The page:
Ok, this post doesn’t really have anything to do with the “outdoors”, but I found a plugin for the blog yesterday that is a “must have”. It is called “WPTouch iPhone Theme”, and it makes all WordPress blogs instantly compatible with iPhones and other smart phones. I am systematically installing it on all of my blogs, and it is working great. It pares down the site to pretty much the basics so that posts are easy to read. It looks a lot like a blog reader on your phone (such as in google reader or something similar).
You can find the plugin by going to the “Plugins” tab on your WordPress dashboard, and entering “WPTouch” into the search box. I know, as I now read a lot more info from my phone, that this will be a valuable tool! Hope it helps, and makes your small device reading a bit easier!
I know, many of you will be shocked to find this update. I have been extremely busy, but I keep hoping to show my outdoor blog the attention that it deserves eventually…
I received an email through one of my email lists today, asking for opinions on shooting moving deer. I thought that was an interesting question, and one that certainly has caused a lot of controversy in the hunting community. I thought I’d post my own response, and I hope you all will add your thoughts (even if you disagree with me).
I know that with some, this is quite the touchy subject. I watch a lot of the hunting shows on TV, and love them. But, one of the “unrealistic” points that they emphasize is the need for a deer to be standing still. I watched one a few days ago, where the hunter didn’t shoot because the deer was walking, and never stopped. Realistically, where we hunt, you’d rarely kill a deer if it had to stop to shoot. Once the shooting starts on opening day, the deer are on the move. Sure, some of them stop, but some will be on the move trying to get to that next piece of cover.
Many other game animals are shot on the move, without ever even thinking about it. We shoot rabbits, and birds on the move almost exclusively. We learn how to do it, and do it effectively. I know there is a difference in using a rifle, but the truth is that with practice, you can learn to hit deer on the move too. A person needs to know their own limitations, and know the type of shot that they can make. We as hunters certainly need to make every effort to make safe and humane kill shots. If you are going to be maiming animals because you can’t make a running shot, then don’t shoot. But, I know many people who can kill an animal on the run more often than not.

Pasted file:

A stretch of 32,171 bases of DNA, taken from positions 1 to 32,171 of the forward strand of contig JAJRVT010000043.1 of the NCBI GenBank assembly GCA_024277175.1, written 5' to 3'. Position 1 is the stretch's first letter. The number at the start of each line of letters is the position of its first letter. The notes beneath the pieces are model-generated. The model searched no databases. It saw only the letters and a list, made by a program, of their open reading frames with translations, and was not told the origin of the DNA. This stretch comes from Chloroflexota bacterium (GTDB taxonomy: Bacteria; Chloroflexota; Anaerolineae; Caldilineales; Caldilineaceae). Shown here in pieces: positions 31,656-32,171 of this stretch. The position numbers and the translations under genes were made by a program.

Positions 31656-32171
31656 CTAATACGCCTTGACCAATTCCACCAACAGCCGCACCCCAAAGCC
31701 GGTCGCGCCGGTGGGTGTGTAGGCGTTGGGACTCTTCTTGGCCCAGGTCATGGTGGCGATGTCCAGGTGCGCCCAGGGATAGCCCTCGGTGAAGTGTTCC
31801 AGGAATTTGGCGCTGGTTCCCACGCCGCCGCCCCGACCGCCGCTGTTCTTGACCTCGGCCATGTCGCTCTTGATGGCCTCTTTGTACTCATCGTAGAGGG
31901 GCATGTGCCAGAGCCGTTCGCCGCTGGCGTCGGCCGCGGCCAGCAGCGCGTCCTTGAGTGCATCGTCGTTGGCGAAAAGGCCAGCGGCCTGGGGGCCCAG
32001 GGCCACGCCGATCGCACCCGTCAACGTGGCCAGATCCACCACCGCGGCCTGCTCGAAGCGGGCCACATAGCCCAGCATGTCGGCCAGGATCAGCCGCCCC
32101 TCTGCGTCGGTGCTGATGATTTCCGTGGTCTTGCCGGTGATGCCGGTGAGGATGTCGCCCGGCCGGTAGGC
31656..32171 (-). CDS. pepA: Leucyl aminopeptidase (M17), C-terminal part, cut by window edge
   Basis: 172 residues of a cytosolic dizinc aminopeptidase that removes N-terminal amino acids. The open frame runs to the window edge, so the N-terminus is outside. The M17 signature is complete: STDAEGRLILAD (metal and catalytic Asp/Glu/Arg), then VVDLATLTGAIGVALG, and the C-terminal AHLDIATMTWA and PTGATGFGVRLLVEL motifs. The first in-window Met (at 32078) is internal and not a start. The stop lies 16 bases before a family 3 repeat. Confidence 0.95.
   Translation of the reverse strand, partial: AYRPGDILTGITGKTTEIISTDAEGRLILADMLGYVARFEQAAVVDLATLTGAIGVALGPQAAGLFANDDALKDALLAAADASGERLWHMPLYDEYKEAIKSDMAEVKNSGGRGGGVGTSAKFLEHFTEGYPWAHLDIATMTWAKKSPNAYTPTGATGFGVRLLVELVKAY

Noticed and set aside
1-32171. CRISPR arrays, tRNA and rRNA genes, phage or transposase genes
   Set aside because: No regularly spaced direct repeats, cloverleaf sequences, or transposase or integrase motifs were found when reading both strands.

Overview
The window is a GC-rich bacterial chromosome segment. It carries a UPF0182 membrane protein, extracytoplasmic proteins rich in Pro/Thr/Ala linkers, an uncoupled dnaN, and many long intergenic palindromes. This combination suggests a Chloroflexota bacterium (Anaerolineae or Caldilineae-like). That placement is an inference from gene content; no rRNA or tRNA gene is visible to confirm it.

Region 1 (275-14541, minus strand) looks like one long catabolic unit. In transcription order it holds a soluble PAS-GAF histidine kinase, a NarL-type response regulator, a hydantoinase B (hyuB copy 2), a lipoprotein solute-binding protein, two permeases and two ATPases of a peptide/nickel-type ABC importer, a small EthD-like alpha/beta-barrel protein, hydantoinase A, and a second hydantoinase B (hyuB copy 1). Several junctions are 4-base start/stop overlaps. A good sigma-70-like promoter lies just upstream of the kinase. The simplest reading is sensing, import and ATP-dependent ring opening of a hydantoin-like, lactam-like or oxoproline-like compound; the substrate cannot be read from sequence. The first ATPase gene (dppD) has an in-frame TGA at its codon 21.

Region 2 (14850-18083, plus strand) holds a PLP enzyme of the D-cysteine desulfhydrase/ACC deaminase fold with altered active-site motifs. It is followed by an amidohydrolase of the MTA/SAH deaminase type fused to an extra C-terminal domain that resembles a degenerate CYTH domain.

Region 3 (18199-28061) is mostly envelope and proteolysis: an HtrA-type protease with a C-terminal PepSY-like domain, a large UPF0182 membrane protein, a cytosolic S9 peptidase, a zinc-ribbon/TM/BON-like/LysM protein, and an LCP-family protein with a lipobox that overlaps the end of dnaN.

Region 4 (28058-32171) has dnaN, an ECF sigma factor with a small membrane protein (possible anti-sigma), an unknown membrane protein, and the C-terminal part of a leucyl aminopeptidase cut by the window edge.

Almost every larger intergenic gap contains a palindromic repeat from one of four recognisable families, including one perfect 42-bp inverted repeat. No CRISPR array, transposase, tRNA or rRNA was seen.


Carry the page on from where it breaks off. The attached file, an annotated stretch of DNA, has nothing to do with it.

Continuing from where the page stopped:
My bottom line is that I don’t think anyone can make a hard and fast rule on this. What one person is capable of doing may be impossible for another. The same type of question could be asked about long distance shooting. What is too far to shoot a deer? I watched a show a few days ago where a guy shot a bear at 925 yards. Impressive? You better believe it! Would I take that shot? Not with my current equipment/skill set. But, I have shot many deer on the run. Under the right circumstances, I have a lot of confidence in my ability to hit them, and hit them soundly. Other circumstances might cause me to pass on the shot.
That is my opinion, and I look forward to reading other responses!
So, what do you all think?
Recently, I have been getting a lot of help about rabbits off of some mailing lists that have to do with raising rabbits and homesteading. There is a ton of good information to be found in these groups. I have been following a lot of “signature” lines to blogs and websites and have found that many people who are raising rabbits are doing so as a part of “homesteading” (returning to a self-sustaining way of living.) This is intriguing to me! Most of you know that we started raising rabbits as a project for the kids, to teach responsibility and to provide good teaching opportunities for our homeschooling. But, I have to admit, there is an appeal for the type of living that many are choosing to get back to. I can imagine living off of the land, and raising all of our own food. However, i would sure miss many of the “conveniences” that we have been spoiled with. I wonder how much more productive we would be without all of those “conveniences” though? I know that I am often more distracted by them, than aided by them!
My question to you all is: would you like to live “off grid” even for a little while? Would you be able to survive? Or would you need all the modern conveniences? Do you see any advantage to the lifestyle? I’m sure most of the “disadvantages” would have to do with conveniences, but other than that can you think of any disadvantages? I’m interested to see what you all come up with!
I am still trying to decide on what to use for a prize to the person who comes up with the best name for our rabbitry. Keep thinking on a name, and I will try to get the contest put up in the next couple of days. I know that there are a lot of creative people out there who will be a big help to me in getting a good, catchy name. Looks like we might be up to butchering this weekend, or next week sometime (if we can get some dry weather!)
I’ll leave you with a picture of my youngest with one of the newer bunnies:
Isn’t that some wild and crazy hair? Good caption: Crazy Hair and Hare?